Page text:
Tuttle More Japanese for Kids Flash Cards Kit: [Includes 64 Flash Cards, Audio CD, Wall Chart & Learning Guide] (Tuttle Flash Cards) Reviews

UPDATE TIME: 2017-10-24 
Review Score: 4 out of 5 star From 6 user ratings

"Having used and enjoyed the Tuttle Japanese for Kids Flash Cards Kit (Tuttle Flash Cards), it was a no-brainer to pick up the next set in the series.

Like the previous set, there are sixty-four cards here in different categories. The categories are Going Outside (8 cards), Nature (8 cards), Things in My House (10 cards), Things I Want to Do (10 cards), Opposites (12 cards), Weather (6 cards) and Actions (10 cards). The vocabulary is all very basic words and perfect for a beginner's level. On the front of each card is a cartoon picture of the subject, as well as the Japanese word written above the picture. The Japanese words are written in kanji, hiragana or katakana as they would naturally appear in written Japanese. On the reverse side there are two to three sentences using the vocabulary in context, written in standard Japanese (including kanji), romaji and English.

Whereas the previous set was mostly nouns, the "More Japanese Flash Cards for Kids" features a wider variety of words including adverbs, adjectives and verbs. The categories also have variety, such as the Going Outside category which has vehicle names as well as the words for "park," "shop" and "school."

In the same way as the previous collection, the general card arrangement is very easy to use, and the cards are a nice size (about the size of two standard playing cards laid together) and laminated so they can be used again and again. The sentences on the back use not only the vocabulary of the card itself, but also other words in the set to reinforce retention.

Along with the flash cards, there is a poster containing all of the words in the set, with the same pictures, and an audio CD that can be used for pronunciation practice. On the CD, as well as the pronunciation for the words and sentences included with the flash cards, there are bonus vocabulary including basic greeting words and a few Japanese children's songs. Unfortunately, these are the exact same bonus words as on the previous CD, so it is a duplication if you already own the previous set. The songs are new, however, and are very popular and traditional Japanese children's songs.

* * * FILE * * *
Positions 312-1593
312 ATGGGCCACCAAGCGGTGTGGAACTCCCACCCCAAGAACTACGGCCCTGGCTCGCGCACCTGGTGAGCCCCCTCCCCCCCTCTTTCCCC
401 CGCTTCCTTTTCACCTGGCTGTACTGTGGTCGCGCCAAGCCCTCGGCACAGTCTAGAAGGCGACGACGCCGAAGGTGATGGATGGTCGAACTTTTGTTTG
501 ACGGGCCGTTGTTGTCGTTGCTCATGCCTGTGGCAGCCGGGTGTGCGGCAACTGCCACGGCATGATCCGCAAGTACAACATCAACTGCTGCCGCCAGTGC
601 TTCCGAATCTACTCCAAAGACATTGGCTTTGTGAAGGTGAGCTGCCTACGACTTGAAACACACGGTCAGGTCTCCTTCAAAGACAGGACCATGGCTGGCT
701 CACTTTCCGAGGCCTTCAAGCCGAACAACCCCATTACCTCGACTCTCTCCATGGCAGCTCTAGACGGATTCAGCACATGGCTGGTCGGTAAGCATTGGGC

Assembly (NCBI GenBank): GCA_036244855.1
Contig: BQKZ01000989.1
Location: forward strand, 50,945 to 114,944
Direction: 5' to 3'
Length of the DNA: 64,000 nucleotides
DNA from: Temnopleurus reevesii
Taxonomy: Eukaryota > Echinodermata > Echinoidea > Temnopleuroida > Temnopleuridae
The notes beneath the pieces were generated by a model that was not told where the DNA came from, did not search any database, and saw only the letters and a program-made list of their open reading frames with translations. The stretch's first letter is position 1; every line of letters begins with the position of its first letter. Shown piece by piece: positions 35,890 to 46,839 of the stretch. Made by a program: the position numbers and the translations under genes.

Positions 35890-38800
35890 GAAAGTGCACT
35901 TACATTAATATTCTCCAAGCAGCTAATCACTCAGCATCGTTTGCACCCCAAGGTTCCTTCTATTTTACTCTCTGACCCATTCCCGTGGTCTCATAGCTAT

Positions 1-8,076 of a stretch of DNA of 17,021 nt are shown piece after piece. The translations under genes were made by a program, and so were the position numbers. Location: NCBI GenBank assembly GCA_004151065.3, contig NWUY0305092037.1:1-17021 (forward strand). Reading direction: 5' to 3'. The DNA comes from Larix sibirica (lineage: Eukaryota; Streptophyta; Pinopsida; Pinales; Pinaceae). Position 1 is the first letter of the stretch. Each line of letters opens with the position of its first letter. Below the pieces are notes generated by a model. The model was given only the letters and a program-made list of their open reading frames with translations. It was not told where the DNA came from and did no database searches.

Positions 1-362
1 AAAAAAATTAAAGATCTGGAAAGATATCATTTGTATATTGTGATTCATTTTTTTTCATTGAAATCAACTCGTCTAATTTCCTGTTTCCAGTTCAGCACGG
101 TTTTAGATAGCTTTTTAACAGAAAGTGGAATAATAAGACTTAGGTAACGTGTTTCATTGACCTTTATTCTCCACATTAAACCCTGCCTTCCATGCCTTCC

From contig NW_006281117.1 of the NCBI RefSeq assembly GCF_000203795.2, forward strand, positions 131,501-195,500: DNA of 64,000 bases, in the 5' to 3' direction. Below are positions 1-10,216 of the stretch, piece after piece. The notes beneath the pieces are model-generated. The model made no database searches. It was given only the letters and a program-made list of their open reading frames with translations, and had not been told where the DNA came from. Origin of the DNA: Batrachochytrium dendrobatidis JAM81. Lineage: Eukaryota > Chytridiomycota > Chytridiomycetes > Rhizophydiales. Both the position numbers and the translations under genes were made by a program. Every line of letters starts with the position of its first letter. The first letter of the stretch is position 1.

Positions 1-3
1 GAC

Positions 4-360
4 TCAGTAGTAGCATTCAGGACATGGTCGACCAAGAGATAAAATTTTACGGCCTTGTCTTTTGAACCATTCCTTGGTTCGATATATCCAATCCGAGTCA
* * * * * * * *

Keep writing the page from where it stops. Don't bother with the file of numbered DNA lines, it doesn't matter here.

Although Tuttle calls this set "Flash Cards for Kids," I have found them useful for adult learners as well. In fact, I have also been using them in reverse, for Japanese people studying English. Once the basic vocabulary has been mastered, they can be used in games such as spreading them out "Go Fish" style and having the learner draw two cards, then make a sentence out of the two vocabulary words. This game is greatly improved by the addition of verbs, adjectives and adverbs, and you can even split the piles so that you need to draw one adjective/adverb, one noun and one verb to make a sentence.
" said.

"I have several from Tuttle, they are terrific. The graphics are large and colorful, and the cards themselves are oversized, laminated, quite sturdy. I bought them to supplement the vocabulary of two 4-year olds, but it turns out they also started learning the hiragana which appears above the picture. They love these so much that they started making up their own games. We hung the poster up, and we use this to go very quickly through the entire deck. These are wonderful, engaging, educational - I can't say enough about them." said.

"The vocabulary covered in this kit is an excellent start for anyone who wishes to learn very basic Japanese. As well as the flashcards, a poster is also included which can be very effective in reinforcing the learning process. Using this kit will certainly be a very good way of complementing other suitable learning tools." said.

"my mother goes through these flash cards with her every morning but she can tear through these since they are thin. they are coated so they are waterproof but they aren't baby proof! i love the thick My First touch and feel cards over these but they don't have cards in japanese. these are just okay since baby can't hold and touch these cards." said.

"I was a bit surprised to see all of the glowing reviews. In my opinion flash cards should be easy, simple, and in no way add to any confusion. Especially if they are for children.
As someone trying to learn kana I fully expected the cards to have full hiragana and/or katakana along with the romajii translations. These cards had Kanji mixed in. As for a beginner I find it difficult enough to try and learn two systems of writing at the same time. I have not messed with any Kanji so far and even though I understand that all three systems are frequently mixed and used together it really was not helpful to me as a beginner to have mixed translations like that.
Also, even though I recognized the card groupings I found it not quite as easy as the other reviewers. Maybe I am dumb or maybe its because I am self teaching, but I really expected something for children to be more simple and not as complex as these proved to be. It was not what I expected, although I am keeping them. I expect they will be more useful as I progress in my learning.
For learning kana I really reccomend 'Japanese Hiragana & Katakana for Beginners' also by Timothy Stout through Tuttle and 'Kodansha's Hiragana Workbook' by Anne Matsumoto Stewart. I also highly recommend 'My Japanese Coach' for Nintendo DS. If you have a ds this is a very fun way to learn and is a good program.
I hope this review is helpful.
" said.

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